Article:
For today's Geo Quiz, we're looking for hell on earth. Actually, it's the Spanish word for hell, infierno. It's a community in South America. Some say it got that name because of the swarms of mosquitoes that descended on early rubber traders passing by on the Tambopata River.
Today, a big commodity produced in this region is gold, although gold mining has been highly destructive to the forest here. We want you to name the country this place called 'Hell' is in.
A few hints: it's South America's third largest country and it ranks fourth in the world in the number species of frogs and other amphibians.
Infierno sits in an area where the diversity of life is especially great, an area where the Andes Mountains descend into the lush Amazon Basin. Tropical ecologist Enrique Ortiz takes us on a walk through the forest:
"This is one of the richest spots in the planet of species of plants and animals. Just to give you an example, in this forest we have something on the order of 650 species of birds. You put it in context, in all of North America, there is about 700. So here in 10 acres you have almost what you have in millions and millions of acres in North America."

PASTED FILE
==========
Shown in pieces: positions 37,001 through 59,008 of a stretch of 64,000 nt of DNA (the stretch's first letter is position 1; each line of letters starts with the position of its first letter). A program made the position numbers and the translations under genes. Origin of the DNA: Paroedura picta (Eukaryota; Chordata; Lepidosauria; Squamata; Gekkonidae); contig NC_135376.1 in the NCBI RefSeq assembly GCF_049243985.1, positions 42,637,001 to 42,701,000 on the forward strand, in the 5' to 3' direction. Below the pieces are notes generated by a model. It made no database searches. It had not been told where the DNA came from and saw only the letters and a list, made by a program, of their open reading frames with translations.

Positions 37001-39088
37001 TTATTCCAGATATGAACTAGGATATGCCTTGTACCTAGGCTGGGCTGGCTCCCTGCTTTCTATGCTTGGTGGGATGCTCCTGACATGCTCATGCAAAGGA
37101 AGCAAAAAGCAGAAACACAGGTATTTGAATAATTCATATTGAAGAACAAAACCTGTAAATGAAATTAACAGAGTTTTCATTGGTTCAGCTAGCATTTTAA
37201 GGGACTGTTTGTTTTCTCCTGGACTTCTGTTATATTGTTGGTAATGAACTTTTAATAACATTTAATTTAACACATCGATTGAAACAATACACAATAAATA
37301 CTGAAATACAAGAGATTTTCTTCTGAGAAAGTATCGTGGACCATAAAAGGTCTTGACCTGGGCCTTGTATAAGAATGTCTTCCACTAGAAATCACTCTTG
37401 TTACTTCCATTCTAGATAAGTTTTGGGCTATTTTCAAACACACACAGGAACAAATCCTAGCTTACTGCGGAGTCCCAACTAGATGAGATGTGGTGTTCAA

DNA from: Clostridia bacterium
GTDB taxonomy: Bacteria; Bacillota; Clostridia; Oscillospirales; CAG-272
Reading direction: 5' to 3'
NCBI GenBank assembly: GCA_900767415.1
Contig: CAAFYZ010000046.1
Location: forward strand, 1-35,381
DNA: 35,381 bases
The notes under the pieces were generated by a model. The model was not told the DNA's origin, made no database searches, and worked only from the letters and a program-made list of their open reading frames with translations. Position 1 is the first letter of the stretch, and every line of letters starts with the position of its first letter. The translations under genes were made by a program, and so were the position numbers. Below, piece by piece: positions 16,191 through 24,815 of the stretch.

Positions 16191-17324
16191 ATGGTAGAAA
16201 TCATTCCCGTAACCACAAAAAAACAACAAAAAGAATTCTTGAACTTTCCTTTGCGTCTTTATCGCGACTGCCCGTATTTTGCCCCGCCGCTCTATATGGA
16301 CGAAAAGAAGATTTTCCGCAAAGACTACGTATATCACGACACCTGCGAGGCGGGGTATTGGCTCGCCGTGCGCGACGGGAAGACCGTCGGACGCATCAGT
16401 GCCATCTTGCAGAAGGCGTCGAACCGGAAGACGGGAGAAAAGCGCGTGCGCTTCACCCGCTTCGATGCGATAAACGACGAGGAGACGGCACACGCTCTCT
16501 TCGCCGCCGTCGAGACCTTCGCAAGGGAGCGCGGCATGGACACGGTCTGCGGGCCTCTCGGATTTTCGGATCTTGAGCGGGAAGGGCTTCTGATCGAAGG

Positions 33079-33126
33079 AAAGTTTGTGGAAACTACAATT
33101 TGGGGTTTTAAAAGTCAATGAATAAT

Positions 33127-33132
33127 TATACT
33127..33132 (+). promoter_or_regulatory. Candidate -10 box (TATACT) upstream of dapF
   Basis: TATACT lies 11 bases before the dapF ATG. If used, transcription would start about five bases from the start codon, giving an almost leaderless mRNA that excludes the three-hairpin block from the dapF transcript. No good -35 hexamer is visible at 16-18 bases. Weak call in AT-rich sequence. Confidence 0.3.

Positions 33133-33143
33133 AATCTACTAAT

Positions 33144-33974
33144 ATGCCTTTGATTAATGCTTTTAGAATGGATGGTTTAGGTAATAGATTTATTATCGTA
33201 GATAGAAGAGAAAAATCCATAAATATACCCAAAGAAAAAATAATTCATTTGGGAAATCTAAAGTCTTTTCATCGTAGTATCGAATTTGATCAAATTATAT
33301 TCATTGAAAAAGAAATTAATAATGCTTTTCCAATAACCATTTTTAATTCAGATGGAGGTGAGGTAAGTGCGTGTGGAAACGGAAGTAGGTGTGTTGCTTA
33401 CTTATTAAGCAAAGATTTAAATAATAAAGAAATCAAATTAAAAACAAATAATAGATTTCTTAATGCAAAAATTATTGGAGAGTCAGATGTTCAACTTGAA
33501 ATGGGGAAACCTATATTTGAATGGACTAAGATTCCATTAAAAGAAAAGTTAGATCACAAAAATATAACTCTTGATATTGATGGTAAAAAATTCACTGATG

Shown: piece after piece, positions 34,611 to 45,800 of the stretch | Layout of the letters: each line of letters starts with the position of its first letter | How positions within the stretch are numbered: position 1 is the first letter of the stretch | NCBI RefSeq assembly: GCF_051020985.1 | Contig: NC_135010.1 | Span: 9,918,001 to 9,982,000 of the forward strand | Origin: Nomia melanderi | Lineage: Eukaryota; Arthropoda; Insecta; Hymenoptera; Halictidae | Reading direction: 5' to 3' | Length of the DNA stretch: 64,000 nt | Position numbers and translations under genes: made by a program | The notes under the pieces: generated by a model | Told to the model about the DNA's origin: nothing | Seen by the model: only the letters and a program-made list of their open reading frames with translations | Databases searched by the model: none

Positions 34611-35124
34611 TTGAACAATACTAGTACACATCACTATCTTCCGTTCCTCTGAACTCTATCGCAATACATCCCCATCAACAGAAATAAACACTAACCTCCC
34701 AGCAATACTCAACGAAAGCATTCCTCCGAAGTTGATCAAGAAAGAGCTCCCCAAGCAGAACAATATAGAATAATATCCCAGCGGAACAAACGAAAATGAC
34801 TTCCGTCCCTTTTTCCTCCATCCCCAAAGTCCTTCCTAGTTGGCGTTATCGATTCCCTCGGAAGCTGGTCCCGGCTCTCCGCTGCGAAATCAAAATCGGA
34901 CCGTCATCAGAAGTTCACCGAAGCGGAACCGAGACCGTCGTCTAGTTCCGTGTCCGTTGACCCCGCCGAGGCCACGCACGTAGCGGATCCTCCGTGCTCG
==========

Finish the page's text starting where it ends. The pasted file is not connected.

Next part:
"We're hearing in the background a group, a family, of monkeys named Dusky Titi monkeys. It's sort of like a five or six pound monkey who lives in families, and what you have is the males of two groups are at the edge of their territory and they are being very loud to make sure that the other one knows that this is their place."
"It is right now 9:30 p.m., and actually, night life is way more active than daylight. And this is the time when you actually can realize how rich these places are."
"We are very close to a small pond, and this time of year we are close to the start of the rainy season, and frogs are getting ready. This is sex time. So what you have here is a number of frogs that are starting to call attention of the females and say, 'I'm here, I'm the best.'"
"And we can hear in the background a frog. My guess is that this is a poison arrow frog. It's a solitary guy. Very unique call."
"And it is an irony to be in a place that is called Hell, when what you find here is a paradise. It's a place that is teeming with life."
"My name is Enrique Ortiz. We are in Southeastern Peru, in Infierno native community, and Peru is the answer to today's GeoQuiz."
Our visit to Infierno was produced by The World's Science Editor David Baron. He traveled to Peru with help from the International Reporting Project.
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